Tag Archives: lobbying companies

In defence of “parliamentary graffiti”

A new pernicious and – surprise, surprise – anonymous campaign blog in support of scrapping early day motions has been established. Up until now, calls to scrap this system has been restricted to (usually Tory) MPs. Why an ordinary member of the public would want them scrapped is another matter.

If you go and have a peek at the EDM database, you could be forgiven for thinking there isn’t much to defend. But you would be wrong. EDMs are currently one of the few ways in which backbench MPs can raise issues in Parliament – which means they are one of the few ways in which their constituents can raise issues in Parliament.

As a campaign tool, for both parliamentarians and pressure groups, they are invaluable. On an almost monthly basis you read news reports assessing the likelihood of a backbench rebellion succeeding or failing as a result of how many members have signed the accompanying EDM. They are a key tool for backbenchers to arm themselves against the whips, a way of forming strength in numbers. In order to get private members bill legislation through parliament they are absolutely crucial. The Sustainable Communities Act* would never have become law if 338 MPs – a clear majority – had not signed the accompanying EDM.

Could the system be improved? Of course. For one thing, the current paper-based system is a total waste of money. Parliament could – and should – move towards an electronic system. There is also merit in considering some kind of guillotine rule for EDMs which fail to get enough signatories within a week (for example). The biggest abusers of EDMs are MPs themselves who just can’t resist tabling EDMs about their local football or rugby teams, etc. Yet I have never seen a critic of the system call for it to be reformed, merely scrapped.

Who would benefit from scrapping the system? Party whips whose job would suddenly become much easier. MPs more generally – particularly those dinosaurs who have been taken to task over the past couple of months – whose views would be less open to public scrutiny. Multi-client lobbying companies, who would be able to assert a greater monopoly on who has access to Parliament (currently, voluntary sector organisation facing up against a lobbying firm can at least rely on the public record as a way of monitoring progress of their campaigns and ensuring MPs’ opinions’ can’t waver; without EDMs, the lobbying companies would be the only ones with the resources to monitor this).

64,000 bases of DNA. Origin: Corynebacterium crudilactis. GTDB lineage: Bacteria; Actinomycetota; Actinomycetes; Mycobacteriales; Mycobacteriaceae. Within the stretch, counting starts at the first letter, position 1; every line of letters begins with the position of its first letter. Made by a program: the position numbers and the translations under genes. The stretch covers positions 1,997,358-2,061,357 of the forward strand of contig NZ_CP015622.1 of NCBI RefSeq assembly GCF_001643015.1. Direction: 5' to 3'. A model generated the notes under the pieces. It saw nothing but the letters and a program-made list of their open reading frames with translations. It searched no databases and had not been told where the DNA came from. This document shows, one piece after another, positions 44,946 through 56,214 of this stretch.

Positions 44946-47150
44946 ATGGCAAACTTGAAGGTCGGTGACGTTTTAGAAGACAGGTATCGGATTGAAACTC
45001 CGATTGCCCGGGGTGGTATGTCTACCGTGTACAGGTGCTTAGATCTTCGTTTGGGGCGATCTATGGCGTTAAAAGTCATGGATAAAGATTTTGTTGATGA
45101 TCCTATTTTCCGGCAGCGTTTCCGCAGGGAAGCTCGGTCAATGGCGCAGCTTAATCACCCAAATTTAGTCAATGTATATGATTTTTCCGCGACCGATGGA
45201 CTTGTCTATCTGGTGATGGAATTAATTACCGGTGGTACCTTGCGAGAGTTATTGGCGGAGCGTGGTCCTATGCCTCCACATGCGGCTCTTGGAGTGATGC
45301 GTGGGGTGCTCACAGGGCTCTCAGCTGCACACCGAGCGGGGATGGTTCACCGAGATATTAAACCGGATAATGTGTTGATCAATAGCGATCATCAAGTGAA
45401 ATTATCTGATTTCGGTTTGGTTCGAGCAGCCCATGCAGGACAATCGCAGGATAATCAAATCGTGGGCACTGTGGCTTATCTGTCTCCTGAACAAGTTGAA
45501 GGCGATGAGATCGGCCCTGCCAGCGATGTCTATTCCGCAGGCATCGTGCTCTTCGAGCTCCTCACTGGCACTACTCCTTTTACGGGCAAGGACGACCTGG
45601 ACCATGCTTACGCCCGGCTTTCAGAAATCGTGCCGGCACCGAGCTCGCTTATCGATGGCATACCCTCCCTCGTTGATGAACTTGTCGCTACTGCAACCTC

So we should be wary of this peevish campaign and question why they are hiding behind the veil of anonymity. Come out come out, wherever you are!

* Interest: I work for Unlock Democracy which was – and remains – one of the main backers of the SCA.

Is it time to revisit rules on lobbying Lords?

Cameron is to capitulate over Lord Oakeshott’s private members’ bill aimed at ousting peers who are resident abroad for tax purposes. The clear target of the bill, Michael Ashcroft, who is currently running a Messagespace advertising campaign to push his two latest books, has this to say about his beloved Belize on his website:
Michael Ashcroft website screenshot

Belize – “if home is where the heart is, this is my home”

Michael Ashcroft grew up in Belize after his father had been posted there by the Foreign Office.
In 1982 he revisited the country and fell in love with its people and culture for a second time.

Michael Ashcroft is now a major investor in Belize. He also funds educational charitable projects in Belize and neighbouring islands.

Between 1998 – 2000 he was the Belizean Ambassador to the United Nations. He was nominated for his knighthood by the Belizean government.

All of which is fair enough, but doesn’t exactly scream suitability for the UK legislature. I fear that Lord Ashcroft would fail Lord Tebbit’s cricket test.

But the point of my post is not (just) to make cheap shots at Ashcrofts expense. It is to question whether, in the light of this and the ongoing debate over Parliamentarians and expenses, it is time for the Lib Dems to revisit their policy banning members of the House of Lords from working for lobbying companies.

The Lords Parliamentary Party has consistently blocked these proposals on the grounds that many peers require supplementary income. Since then, two facts have emerged which undermine this argument.

First of all, the level of expenses which peers can claim for has become apparent – £37,000 tax free. Secondly, those unwilling to give up their cushy lobbying jobs have a simple option: take a long term leave of absence. If Andrew Phillips can do that, so can Tim Clement-Jones.

Should we have another go at this at the autumn party conference? In the current climate it seems to me this is one loophole we can’t afford to leave gaping.